Why I Kept My Last Name
What’s in a name?
A lot, actually.
During the holidays, we all probably had to answer more and more unwarranted questions about the details of our lives. "Do you have a boyfriend," for our single friends might be a common one. Then there's the all dread "So, what are you doing with your life?" or "Do you regret that arts degree yet?" Siiiiiiigh.
We all know how it goes, our extended relatives, high school friends and everyone in between want to catch up all of a sudden. I think it's just because we all will go crazy if we have to talk about whether or not "Love Actually" is a good movie one more time while chugging red wine and while pretending we want to hear about our Great Uncle's back problems. Really, what else is there to do when you're back home for the holidays? We get a lil nosy.
Inevitably, I have already been asked multiple times, "What's the deal with your name?" Well the deal is that I added Jerome's last name onto mine. It's pretty simple, and not that uncommon anymore. My legal name is Olivia Grace Ross Alexander. Note that there's no hyphen. I'm free to use my names interchangeably, they are just one long word of a last name. Instead of having the whole hyphen thing going on, I just have to sign both last names on legal documents. For work I remain Olivia Ross, to my theoretical and far-off children’s' friends, I will be Mrs. Alexander.
So, why did I do this? Well again, the answer is pretty simple. I like both names.
I wanted to keep the Ross because my brother is no longer around to carry on the family name. Yes, I have male cousins with this last name but it was important to me that the line for my parents is continued on with the Ross legacy. A legacy I'm quite proud of, formed by people who worked very hard to get me to where I am today. It honors my grandpa, who we called Granpop, who paved the way for my education. The name "Ross" is who I am. It's a direct link to where I came from and who brought to where I am today on their backs and in their genes. I'm not just going to let go of that. My middle name is Grace, and a family name on my mother’s side. It honors the strong women before I am proud to bear it as well.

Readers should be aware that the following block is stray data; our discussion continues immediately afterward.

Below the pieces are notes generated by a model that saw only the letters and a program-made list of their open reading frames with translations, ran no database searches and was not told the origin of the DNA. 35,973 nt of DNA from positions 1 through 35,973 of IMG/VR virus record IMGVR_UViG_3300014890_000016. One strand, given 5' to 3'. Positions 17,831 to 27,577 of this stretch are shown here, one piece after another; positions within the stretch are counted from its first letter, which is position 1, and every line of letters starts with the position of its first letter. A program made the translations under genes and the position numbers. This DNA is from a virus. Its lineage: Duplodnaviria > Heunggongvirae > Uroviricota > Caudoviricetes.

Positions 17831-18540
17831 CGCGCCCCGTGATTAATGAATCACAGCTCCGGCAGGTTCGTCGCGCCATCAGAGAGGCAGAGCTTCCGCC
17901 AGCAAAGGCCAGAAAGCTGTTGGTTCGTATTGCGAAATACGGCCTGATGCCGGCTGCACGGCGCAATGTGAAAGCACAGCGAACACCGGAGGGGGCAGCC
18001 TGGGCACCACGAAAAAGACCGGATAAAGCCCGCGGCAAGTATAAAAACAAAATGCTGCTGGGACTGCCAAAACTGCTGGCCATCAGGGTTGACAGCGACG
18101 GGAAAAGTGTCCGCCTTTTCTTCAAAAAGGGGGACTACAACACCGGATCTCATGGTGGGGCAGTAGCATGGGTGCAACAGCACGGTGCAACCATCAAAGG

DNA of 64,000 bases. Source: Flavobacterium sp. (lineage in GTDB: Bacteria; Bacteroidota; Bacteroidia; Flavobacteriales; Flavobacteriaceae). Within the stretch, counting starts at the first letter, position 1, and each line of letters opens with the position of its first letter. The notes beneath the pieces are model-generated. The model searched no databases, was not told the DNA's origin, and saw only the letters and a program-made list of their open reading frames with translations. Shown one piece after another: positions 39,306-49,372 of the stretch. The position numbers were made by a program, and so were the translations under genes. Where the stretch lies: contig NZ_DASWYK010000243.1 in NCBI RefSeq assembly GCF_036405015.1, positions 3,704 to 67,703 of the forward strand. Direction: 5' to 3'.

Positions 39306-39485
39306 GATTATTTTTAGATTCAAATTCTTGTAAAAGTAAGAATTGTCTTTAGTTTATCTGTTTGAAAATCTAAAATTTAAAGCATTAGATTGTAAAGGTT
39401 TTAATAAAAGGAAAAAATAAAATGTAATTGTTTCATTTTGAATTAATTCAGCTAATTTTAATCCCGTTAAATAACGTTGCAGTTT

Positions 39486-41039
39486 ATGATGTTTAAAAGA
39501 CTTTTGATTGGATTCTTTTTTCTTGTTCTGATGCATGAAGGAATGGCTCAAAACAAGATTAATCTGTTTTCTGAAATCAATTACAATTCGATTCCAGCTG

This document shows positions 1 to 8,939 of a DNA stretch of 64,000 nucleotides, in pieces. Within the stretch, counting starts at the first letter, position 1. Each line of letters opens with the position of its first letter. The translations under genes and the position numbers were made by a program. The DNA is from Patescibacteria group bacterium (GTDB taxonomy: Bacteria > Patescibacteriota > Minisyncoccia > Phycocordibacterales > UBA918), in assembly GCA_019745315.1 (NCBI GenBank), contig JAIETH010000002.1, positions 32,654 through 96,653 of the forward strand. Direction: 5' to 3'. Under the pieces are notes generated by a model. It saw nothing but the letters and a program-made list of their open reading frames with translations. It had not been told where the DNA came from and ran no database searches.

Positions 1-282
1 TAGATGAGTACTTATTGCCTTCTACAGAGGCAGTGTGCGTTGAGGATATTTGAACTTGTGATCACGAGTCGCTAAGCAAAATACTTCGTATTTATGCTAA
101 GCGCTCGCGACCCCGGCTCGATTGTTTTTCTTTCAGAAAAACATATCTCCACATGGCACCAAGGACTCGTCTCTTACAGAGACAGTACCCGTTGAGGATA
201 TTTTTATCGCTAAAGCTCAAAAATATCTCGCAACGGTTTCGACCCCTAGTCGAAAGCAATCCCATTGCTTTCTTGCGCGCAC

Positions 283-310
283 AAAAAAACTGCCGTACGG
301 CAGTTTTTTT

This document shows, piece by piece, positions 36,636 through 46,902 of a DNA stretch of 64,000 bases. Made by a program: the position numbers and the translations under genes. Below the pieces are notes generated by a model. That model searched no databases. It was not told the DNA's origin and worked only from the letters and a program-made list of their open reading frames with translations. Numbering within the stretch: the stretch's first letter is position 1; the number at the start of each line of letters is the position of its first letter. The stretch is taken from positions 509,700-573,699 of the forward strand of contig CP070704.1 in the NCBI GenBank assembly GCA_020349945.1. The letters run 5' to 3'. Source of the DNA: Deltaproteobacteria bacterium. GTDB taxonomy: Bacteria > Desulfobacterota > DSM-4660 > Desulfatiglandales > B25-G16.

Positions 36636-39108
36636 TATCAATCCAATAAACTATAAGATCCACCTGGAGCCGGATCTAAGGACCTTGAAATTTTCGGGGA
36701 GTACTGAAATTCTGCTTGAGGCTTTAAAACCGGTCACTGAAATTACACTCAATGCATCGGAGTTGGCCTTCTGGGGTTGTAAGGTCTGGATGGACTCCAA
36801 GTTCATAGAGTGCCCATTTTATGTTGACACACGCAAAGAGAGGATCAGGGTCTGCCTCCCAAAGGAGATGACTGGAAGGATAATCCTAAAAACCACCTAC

It seemed really hard to imagine having a new name when I was deciding before we got married who I wanted to be known as. It felt like to change my name entirely would be to to change my identity as a whole. Our names are who we are in so many ways and I wasn't ready to give up the Ross. It's just… me.
On the other hand, I don't like the ownership that taking a man's name connotes. It's antiquated. It's certainly not something I agree with. That being said, everyone has a choice to take whatever name they want or to keep whatever name they want, regardless of orientation or identification. I am not alone though, just 3 years ago the New York Times reported that 20 percent of married women kept their maiden names. That’s an increase compared to past years, and the rate is rising. I'm not judging those who don't - the traditional way just wasn't for me. But I do like the idea of merging together as one once married, so I did add Jerome's last name on. I can see why people take their spouses name, it's definitely an act of love. I also felt like I couldn't do that and leave my past behind me - The Ross name is everything that led me to this point, it's who I am which is why Jerome loves me. Leaving it behind felt like it would be dishonorable. Keeping my last name after marriage just felt right.
So I made the decision to add on. Yes, it's long. My credit cards and driver's license look a little funny. But my marriage is an addition to my life, to extend the reach of my love and legacy as an individual, but now as a couple with someone I love. It's beautiful. I think my new name truly represents my past so well, my brother's legacy and my life moving forward as a wife and woman. It's... me.
P.S. Anyone interested in hearing about the name changing process? If so, leave me a comment and you just may see a post about how-to soon!